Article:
# Finding the position vector for translated frame of reference

• simphys
In summary, the conversation discusses the derivation of the position vector ##\vec r## in the x'y' frame, given its initial position and velocity in the xy frame. The conversation also touches on the concept of relative frames of reference and the relationship between the vectors ##\vec R##, ##\vec r##, and ##\vec r\:'##.
simphys
Homework Statement
Please refer to the picture, I don't really have a question problem.
I was posed the question on how I would model what the position would be when the frame of reference is translated as shown on the picture.
Relevant Equations
##\vec r = 8t \hat i + 6t \hat j## for the y-x reference framse.
what would be the y'-x' ##\vec r## vector be?

I think it is
##\vec r = (8t - 1) \hat i + (6t - 2) \hat j## (not sure whether it is correct or not.)
I thought about it as at t = 0 the position needs to be -1i -2j so that is why I took the signs in the y'-x' frame position vector as a - instead of + signs for 1 and 2.

Is it ok to reason like this or do I need to derive it from somewhere else? I am not very acquianted with translation of the axes that's why I am asking.

Delta2
What is the origin of x' y' system as measured in the x y system?

simphys
drmalawi said:
What is the origin of x' y' system as measured in the x y system?
in points (1,2) = (x,y)

can you find a relation for the vectors ## \vec R##, ##\vec r## and ##\vec r\:'##?

Delta2 and simphys
drmalawi said:
What is the origin of x' y' system as measured in the x y system?
oh wait, isn't this actually the 'relative frames of references' that are used to describe relative motion?
than it becomes r_x/p = r_x'/x + r_p/x' (where the condition was that it should be an inertial frame aka cst velocity or at rest for it to be valid)

malawi_glenn
drmalawi said:
View attachment 304325
can you find a relation for the vectors ## \vec R##, ##\vec r## and ##\vec r\:'##?
yep exactly my post #5 no?

simphys said:
aka cst
?

simphys
drmalawi said:
?
constant, apologies.

simphys said:
constant, apologies.
np glhf

simphys and Delta2

## 1. What is a translated frame of reference?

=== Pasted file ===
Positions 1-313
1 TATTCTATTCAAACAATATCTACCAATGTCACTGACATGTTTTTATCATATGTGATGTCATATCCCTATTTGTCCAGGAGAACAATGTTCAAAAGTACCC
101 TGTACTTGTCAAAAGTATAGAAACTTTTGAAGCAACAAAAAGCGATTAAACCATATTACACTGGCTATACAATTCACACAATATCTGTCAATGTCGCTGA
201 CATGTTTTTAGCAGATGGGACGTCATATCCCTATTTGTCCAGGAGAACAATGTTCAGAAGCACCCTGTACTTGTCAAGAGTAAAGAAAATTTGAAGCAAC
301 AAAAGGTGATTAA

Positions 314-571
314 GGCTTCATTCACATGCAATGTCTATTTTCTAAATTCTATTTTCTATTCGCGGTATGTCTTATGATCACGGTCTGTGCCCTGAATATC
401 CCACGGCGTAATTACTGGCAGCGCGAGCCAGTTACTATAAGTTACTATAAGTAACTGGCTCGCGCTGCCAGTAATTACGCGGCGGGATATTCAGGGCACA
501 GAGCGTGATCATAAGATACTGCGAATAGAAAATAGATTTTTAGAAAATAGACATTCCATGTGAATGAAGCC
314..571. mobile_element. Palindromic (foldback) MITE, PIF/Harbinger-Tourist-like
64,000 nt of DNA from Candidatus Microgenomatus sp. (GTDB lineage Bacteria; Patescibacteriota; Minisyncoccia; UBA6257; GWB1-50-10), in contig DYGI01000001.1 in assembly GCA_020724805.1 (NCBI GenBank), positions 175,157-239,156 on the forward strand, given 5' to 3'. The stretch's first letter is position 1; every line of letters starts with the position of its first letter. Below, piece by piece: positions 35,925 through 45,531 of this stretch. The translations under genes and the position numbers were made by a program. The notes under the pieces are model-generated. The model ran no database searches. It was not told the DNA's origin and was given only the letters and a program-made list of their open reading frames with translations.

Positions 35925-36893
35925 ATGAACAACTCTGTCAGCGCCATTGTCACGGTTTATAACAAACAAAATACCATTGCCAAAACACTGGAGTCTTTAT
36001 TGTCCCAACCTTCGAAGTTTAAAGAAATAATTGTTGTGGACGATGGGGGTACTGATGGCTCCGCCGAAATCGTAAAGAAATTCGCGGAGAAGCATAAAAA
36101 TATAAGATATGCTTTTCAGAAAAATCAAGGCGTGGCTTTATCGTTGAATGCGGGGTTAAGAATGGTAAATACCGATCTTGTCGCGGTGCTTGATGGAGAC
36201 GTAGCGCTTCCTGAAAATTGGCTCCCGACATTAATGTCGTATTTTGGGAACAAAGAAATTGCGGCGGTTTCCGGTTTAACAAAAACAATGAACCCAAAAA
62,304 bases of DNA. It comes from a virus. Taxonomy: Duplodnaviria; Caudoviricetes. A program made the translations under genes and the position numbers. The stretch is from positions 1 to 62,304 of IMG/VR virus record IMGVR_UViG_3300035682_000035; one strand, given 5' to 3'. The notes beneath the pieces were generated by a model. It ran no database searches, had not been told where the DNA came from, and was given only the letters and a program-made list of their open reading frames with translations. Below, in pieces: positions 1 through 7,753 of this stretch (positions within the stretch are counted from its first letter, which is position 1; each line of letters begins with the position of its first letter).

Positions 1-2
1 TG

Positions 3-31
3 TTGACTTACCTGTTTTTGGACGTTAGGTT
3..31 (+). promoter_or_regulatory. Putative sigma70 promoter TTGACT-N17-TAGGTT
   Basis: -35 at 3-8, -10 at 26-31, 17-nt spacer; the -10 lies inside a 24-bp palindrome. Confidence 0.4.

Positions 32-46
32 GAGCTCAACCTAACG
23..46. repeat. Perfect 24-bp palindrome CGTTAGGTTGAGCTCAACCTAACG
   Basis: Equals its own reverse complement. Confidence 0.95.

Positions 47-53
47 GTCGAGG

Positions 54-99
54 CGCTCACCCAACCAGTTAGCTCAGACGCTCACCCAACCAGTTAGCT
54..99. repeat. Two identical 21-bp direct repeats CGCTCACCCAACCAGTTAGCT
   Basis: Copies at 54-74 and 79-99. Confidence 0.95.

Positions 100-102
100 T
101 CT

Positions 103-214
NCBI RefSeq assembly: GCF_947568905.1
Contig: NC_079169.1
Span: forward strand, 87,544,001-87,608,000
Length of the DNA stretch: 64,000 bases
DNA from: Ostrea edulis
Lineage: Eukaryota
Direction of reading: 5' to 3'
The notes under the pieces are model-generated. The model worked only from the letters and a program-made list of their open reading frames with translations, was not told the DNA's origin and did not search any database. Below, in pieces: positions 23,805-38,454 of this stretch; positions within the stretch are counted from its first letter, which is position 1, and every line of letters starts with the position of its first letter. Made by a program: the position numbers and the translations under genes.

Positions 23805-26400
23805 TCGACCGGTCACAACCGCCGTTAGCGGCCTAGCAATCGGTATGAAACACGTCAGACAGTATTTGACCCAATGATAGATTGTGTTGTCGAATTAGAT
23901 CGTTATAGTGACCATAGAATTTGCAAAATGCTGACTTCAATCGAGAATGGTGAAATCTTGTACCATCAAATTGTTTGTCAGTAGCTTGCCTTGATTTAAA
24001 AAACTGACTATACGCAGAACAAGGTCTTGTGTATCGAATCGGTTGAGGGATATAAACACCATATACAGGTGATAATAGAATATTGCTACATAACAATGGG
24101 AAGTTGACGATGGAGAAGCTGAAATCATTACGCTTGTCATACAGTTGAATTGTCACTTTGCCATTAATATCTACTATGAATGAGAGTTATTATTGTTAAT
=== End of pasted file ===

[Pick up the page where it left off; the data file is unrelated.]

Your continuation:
A translated frame of reference is a coordinate system that is shifted or moved from its original position. This is often used in physics and mathematics to describe the position of an object relative to a different point of reference.

## 2. How do you find the position vector for a translated frame of reference?

To find the position vector for a translated frame of reference, you need to know the coordinates of the original frame of reference and the distance and direction of the translation. You can then use vector addition to calculate the new position vector.

## 3. Why is it important to find the position vector for a translated frame of reference?

Finding the position vector for a translated frame of reference is important because it allows us to accurately describe the position of an object relative to a different point of reference. This is crucial in many fields, such as physics, engineering, and navigation.

## 4. Can you give an example of finding the position vector for a translated frame of reference?

Yes, for example, if a car is initially located at position (2,3) on a coordinate plane and then moves 5 units to the right and 2 units up, the position vector for the translated frame of reference would be (7,5). This means the car is now located at position (7,5) relative to its original position.

## 5. What is the difference between a translated frame of reference and a rotated frame of reference?

A translated frame of reference involves shifting the entire coordinate system to a different position, while a rotated frame of reference involves rotating the coordinate system around a fixed point. Both methods are used to describe the position of an object relative to a different point of reference, but they involve different types of transformations.

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